Paul Hughes writes:
> In the face of recent news, its sometimes hard to be optimistic.
> Whatever happened to private e-cash? You know, that thing that was
> promoted optimistically within extropian circles. It seems everyone who
> tried it folded up.
Yes, as mentioned the Chaum ecash experiment was not successful as
a business. There is a new effort, www.ecashtechnologies.com, which
purchased the patents and is trying again, this time in partnership with
Deutsche Bank 24, a subsidiary of the big German bank.
In addition, ZeroKnowledge.com, a cypherpunk-founded privacy company
which is selling a strong anonymity communication product called Freedom,
recently licensed an alternate set of patents from Stefan Brands which
could be used for anonymous payment.
> Worse still, people like the Dept of the Treasury,
> IRS, World Bank and others are actively attempting to prohibit its use.
I don't believe this is true, in terms of the specific businesses
which are attempting to popularize these technologies. There are no
prohibitions that I am aware of against the Ecash Technologies payment
> But even it were legal, most organizations capable of implementing it
> have no interest in doing so - like Visa, MC, American Express. They
> would rather our transactions remain open to scrutiny for marketing
I believe they are responding to market pressures. Most people don't care
that much about having third parties have records of their transactions.
Note the popularity of merchant "preferred customer" cards which offer
discounts in return for tracking the purchasing behavior of the customers.
> Of course some people will say "Hey, now we have HavenCo". But just the
> other day, one of its chief engineers was barred from entering the UK.
> I'm not optimistic this company will last very long.
I too see HavenCo as a slim reed on which to hang our entire hopes
for freedom. At best it can be only a small part of a large picture.
> Maybe I'm missing the big picture here. Does anybody think overall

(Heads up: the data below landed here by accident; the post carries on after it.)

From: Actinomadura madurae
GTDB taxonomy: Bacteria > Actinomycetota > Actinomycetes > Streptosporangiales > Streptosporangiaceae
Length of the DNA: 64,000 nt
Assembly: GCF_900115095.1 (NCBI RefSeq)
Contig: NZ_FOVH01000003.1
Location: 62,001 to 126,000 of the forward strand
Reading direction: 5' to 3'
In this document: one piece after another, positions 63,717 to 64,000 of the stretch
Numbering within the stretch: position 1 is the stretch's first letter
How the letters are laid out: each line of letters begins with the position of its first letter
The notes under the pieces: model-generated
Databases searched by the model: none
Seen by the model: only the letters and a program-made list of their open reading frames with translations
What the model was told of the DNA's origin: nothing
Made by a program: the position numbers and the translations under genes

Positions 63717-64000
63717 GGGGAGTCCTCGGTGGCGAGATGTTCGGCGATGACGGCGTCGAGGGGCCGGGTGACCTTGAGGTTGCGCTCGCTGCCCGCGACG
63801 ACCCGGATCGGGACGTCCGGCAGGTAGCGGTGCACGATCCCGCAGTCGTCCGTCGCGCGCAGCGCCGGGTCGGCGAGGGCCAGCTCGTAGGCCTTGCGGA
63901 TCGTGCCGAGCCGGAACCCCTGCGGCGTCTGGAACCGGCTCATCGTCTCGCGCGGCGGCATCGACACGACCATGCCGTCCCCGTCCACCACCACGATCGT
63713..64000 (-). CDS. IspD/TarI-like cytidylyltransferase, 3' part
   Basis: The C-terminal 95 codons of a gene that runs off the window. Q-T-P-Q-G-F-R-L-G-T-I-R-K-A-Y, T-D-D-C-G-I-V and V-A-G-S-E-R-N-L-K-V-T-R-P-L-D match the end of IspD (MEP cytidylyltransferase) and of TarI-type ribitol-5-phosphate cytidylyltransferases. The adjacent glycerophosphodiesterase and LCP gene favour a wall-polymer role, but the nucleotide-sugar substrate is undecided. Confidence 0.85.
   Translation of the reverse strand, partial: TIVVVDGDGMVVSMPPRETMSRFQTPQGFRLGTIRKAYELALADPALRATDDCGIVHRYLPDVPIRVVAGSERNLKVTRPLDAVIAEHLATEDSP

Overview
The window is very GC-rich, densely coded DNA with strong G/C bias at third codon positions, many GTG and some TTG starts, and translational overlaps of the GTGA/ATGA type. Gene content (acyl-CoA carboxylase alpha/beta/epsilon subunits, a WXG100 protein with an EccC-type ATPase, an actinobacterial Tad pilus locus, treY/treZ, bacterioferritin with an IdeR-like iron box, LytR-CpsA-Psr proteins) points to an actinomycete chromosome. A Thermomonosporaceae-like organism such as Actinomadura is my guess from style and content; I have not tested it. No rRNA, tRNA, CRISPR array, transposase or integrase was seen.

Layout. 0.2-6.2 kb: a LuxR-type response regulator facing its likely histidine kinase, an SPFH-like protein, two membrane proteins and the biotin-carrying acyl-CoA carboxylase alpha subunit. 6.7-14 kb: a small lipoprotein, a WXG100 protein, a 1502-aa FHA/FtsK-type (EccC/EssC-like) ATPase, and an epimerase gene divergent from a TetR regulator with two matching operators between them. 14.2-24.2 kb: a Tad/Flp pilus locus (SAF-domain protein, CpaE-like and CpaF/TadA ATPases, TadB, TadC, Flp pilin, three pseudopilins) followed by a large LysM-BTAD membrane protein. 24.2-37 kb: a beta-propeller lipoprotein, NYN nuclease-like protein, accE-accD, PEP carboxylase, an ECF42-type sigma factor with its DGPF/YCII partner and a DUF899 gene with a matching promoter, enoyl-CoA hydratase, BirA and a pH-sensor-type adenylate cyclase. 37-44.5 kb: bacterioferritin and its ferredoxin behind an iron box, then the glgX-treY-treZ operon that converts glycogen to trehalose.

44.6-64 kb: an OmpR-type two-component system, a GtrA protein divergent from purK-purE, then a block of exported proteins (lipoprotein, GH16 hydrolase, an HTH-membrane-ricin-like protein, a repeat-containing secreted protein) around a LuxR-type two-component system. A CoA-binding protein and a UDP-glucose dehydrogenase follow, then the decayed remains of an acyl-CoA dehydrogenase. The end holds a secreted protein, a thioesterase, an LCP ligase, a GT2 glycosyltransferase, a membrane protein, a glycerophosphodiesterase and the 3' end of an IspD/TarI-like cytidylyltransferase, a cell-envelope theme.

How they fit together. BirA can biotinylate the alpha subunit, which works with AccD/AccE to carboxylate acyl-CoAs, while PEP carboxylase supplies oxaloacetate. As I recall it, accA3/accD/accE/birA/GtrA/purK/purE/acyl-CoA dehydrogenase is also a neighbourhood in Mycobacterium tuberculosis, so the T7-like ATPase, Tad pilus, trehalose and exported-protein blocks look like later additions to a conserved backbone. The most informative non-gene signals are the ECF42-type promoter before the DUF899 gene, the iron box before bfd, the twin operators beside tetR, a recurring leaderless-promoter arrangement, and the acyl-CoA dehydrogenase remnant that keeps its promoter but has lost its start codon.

> individual liberty is increasing, particularly for US Citizens, or
> decreasing? Please be as specific as possible.
The trends you have identified do not actually represent a loss of
liberty. It is not the case that technologies which were widely used
for freedom have been shut down. Rather, preemptive steps are being
taken to maintain control and to close out some of the opportunities
which would have existed if no such steps were taken.
This represents a failure in previous prediction models, in that they
assumed a static, unresponsive opponent which would not be aware of the
changes and would just stand by while things happened. This is related
to the point I made recently, that in our own models of future changes,
whether in nanotech, ai or uploading, we must realize that these changes
will be fully anticipated by those who may oppose them. Those interests
will take whatever steps are available to them to attempt to control
what happens. Successful predictions will not assume the status quo.
Nevertheless the picture is not entirely bleak today. There are steps
forward; for example the continued liberalization of encryption policy
in the US over the last few years (a new relaxation is to be announced
tomorrow). Encryption technology is much more widely available than it
was a few years ago. (However it is still not used much.) Cypherpunks
are going commercial, as with the Zero Knowledge products, PGP.com,
even HavenCo has a significant cypherpunk contribution.
As you move forward from potentiality into reality, inevitably some
possibilities are lost. E-cash will not happen in the way that it
might have been imagined ten years ago. However there are still paths
by which privacy can be achieved.
This archive was generated by hypermail 2b29 : Mon Oct 02 2000 - 17:34:45 MDT